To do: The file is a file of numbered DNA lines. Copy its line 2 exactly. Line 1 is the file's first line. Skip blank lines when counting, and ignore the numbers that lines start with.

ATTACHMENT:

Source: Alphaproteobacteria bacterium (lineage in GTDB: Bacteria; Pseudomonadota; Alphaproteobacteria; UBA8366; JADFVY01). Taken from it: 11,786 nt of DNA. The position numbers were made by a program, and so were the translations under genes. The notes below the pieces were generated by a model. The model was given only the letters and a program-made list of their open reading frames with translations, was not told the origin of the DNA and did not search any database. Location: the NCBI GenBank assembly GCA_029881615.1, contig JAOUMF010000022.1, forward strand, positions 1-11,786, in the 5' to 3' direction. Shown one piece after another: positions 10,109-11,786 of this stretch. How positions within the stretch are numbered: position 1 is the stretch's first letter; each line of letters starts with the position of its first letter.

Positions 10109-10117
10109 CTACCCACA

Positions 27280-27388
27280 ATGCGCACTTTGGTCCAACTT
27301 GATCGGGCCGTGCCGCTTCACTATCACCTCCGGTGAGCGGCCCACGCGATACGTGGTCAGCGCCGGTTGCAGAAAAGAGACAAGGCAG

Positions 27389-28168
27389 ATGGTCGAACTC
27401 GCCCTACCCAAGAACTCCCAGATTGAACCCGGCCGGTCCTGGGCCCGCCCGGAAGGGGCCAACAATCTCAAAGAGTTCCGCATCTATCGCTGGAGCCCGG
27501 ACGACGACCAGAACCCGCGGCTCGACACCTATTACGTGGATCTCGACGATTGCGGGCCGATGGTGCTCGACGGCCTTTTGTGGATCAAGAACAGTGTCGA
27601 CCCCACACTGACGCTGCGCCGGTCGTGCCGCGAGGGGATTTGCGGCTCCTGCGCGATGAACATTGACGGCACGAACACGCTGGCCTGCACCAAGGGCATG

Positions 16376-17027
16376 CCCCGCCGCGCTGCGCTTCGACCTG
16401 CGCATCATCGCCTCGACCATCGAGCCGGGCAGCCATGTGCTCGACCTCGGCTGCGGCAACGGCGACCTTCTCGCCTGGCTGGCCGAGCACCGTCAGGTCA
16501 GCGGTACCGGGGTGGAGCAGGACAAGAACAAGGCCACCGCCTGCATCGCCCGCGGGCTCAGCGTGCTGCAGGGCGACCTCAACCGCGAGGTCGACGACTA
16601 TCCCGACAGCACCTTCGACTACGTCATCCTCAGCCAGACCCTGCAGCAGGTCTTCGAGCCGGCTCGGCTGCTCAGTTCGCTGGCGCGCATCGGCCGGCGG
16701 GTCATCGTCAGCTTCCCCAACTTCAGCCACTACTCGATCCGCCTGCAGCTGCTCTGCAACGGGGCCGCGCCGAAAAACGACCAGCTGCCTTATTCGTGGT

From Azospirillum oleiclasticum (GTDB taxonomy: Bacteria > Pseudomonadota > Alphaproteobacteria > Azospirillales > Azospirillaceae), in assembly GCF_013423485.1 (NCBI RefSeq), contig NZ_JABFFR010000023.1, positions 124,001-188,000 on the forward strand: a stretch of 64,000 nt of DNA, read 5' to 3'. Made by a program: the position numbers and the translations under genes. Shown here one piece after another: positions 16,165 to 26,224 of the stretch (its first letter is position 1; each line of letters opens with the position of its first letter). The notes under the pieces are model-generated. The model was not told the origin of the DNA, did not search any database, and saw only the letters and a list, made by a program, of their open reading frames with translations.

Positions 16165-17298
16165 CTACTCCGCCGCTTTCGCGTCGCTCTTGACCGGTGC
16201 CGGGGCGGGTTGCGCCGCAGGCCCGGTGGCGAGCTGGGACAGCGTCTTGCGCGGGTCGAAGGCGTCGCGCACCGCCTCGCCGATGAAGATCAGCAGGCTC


Positions 10109-10117